Mango Languages is a web-based, self-directed application designed to help you learn a new language. Falvey Memorial Library is featuring a Mango Languages trial, which offers an overview of many languages including Spanish, French, German, Italian and Japanese. This product also offers languages with international flavors, such as Arabic (Levantine), Chinese (Mandarin), Farsi, Turkish and Hebrew.
—complete control of each lesson by a click-of-the-mouse ability to repeat words and review phrases.
—a combination of audio format and written text that focuses primarily on conversational skills.
—lessons tailored for each language, though all cover standard tourist and language learner topics. Native speakers (male and female) give pronunciation, then pause for the learner to repeat. Review modules for vocabulary, phrases also included.
—grammatical and cultural notes that provide insight into the language and customs, as well as quizzes and conversations that focus on practical experiences.
STAT-USA has been a trusted one stop shop for getting data releases from a variety of economic and trade government agencies including but not limited to; The Treasury Department, Census Bureau, Bureau of Labor Statistics, Federal Reserve, U.S. Trade Representative, U.S. Commercial Service, U.S. Foreign Agricultural Service, Department of State, and Energy Information Administration. STAT-USA will cease operation on September 30, 2010. For a statement about this development see a message from the Director of STAT-USA.
Fortunately, much of the data on Stat-USA can be found directly from the publishing agencies or via a handful of web sites devoted to aggregating economic and trade data in more dynamic ways. The following are just few examples:
If there are data series that you routinely accessed via Stat-USA and would like advice on alternative sources, please don’t hesitate to contact me!
by Alice Bampton
ARTstor, a digital image database, over five years old and still growing, now contains over one million images of “arts, architecture, humanities, and social sciences.” Initially, ARTstor held 300,000 images but none of modern or contemporary art. There are now over 350,000 images of twentieth and twenty-first century works.
Not just for art historians, the collections support multidisciplinary uses. Need a photograph of Nelson Mandela or East African folk art? Representations of Ophelia across the centuries or examples of Gothic architecture? Contemporary writers’ photos include the young Jack Kerouac. You may also peruse the Thomas Eakins collection, which includes the well-known “Gross Clinic” and his boating paintings. (more…)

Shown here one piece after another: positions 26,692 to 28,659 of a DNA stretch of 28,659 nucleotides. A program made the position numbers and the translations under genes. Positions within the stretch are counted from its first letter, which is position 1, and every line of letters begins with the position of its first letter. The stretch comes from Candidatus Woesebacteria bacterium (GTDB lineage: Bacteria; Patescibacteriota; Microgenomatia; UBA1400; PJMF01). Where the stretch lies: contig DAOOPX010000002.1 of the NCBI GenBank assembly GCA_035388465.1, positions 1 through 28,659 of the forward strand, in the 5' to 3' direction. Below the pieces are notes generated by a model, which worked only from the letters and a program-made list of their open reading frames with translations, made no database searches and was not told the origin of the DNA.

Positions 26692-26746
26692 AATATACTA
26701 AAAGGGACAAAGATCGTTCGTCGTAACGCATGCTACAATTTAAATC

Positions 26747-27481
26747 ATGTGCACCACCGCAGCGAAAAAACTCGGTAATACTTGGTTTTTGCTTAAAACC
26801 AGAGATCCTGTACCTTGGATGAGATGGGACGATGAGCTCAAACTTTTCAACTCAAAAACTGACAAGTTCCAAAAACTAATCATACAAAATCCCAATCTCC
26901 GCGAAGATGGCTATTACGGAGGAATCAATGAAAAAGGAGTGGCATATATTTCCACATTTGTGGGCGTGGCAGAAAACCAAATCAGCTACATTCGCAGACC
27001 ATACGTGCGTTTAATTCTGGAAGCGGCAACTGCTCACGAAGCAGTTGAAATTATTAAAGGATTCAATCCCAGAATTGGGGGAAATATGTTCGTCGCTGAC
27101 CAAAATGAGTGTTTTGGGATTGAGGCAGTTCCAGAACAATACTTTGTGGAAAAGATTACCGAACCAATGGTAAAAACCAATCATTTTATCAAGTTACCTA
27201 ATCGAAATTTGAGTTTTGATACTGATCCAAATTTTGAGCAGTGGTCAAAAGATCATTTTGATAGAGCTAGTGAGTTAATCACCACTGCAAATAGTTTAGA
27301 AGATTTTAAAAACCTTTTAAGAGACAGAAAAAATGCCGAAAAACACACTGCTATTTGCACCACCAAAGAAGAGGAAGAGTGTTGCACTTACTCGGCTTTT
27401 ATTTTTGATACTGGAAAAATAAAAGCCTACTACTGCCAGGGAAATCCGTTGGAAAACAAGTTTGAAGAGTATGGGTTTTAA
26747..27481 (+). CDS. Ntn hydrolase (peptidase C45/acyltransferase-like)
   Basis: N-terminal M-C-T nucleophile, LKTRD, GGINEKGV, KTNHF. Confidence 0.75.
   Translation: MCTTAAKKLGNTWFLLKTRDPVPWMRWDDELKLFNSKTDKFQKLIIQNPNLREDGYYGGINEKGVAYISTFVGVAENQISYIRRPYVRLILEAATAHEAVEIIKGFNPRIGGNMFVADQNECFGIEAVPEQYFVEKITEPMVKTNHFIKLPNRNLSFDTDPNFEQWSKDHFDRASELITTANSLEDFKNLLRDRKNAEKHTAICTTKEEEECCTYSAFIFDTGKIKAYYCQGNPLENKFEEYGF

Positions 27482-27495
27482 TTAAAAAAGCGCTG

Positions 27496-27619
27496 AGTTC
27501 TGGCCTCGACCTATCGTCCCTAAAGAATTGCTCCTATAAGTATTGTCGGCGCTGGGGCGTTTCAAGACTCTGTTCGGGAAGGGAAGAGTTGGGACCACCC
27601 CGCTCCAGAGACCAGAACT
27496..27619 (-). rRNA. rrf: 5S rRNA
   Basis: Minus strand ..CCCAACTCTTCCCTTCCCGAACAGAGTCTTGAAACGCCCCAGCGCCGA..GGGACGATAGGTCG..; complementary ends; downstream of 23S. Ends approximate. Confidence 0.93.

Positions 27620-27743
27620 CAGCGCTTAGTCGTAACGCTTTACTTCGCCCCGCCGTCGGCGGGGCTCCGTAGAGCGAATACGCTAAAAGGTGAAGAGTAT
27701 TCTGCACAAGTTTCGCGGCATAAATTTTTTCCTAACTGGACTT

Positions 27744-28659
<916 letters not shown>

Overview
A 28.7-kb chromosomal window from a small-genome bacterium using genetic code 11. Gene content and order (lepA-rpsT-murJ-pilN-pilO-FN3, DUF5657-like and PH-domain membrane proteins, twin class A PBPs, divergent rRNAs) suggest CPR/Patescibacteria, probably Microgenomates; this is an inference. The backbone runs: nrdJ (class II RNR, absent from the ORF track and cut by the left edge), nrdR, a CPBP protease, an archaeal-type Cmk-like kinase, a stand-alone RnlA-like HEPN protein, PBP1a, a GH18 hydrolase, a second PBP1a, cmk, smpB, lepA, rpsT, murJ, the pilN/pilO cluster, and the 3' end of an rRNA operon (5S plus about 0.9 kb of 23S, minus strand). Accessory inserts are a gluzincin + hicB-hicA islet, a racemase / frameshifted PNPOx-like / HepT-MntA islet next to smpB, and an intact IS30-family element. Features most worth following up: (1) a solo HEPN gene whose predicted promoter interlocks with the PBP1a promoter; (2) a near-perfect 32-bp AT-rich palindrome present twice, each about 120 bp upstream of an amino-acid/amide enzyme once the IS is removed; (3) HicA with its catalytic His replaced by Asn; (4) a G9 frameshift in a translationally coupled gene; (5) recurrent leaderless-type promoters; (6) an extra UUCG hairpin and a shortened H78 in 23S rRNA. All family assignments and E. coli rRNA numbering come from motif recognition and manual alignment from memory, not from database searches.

Bartley Business Bestsellers are summering at Falvey Memorial Library. During fall and spring semesters the collection resides in the Business Librarians Office in 1005, Bartley Hall. But this summer they’re on the Library’s main floor, shelved above our popular-reading books.
The Bartley Business Bestsellers is a small browsing collection of books of interest to the business community. Titles chosen for the collection don’t necessarily fit the profile we use for buying scholarly business books. Popular books that fit this mold include: The Fred Factor, an inspirational book about extraordinary service, and Delivering Happiness, a biography of the founder of Zappos, the widely successful online shoe store.
We select books for the collection based on rankings in the Bloomberg Business Week and the New York Times. Of course, purchases are also made at the recommendation of students and faculty. Engaging articles in the popular press such as a recent interview of the authors of This Time is Different: Eight Centuries of Financial Folly also trigger purchases.
Look for some of these new titles to appear on our shelves: Googled, the Facebook Effect, and The Big Short.
Accented with a cool blue color scheme, “Lexis-Nexis Academic” now offers five easy templates for finding its most sought after content: news, legal cases and research on companies, countries and people. For in-depth research, the left-hand navigation bars expand to provide detailed search categories.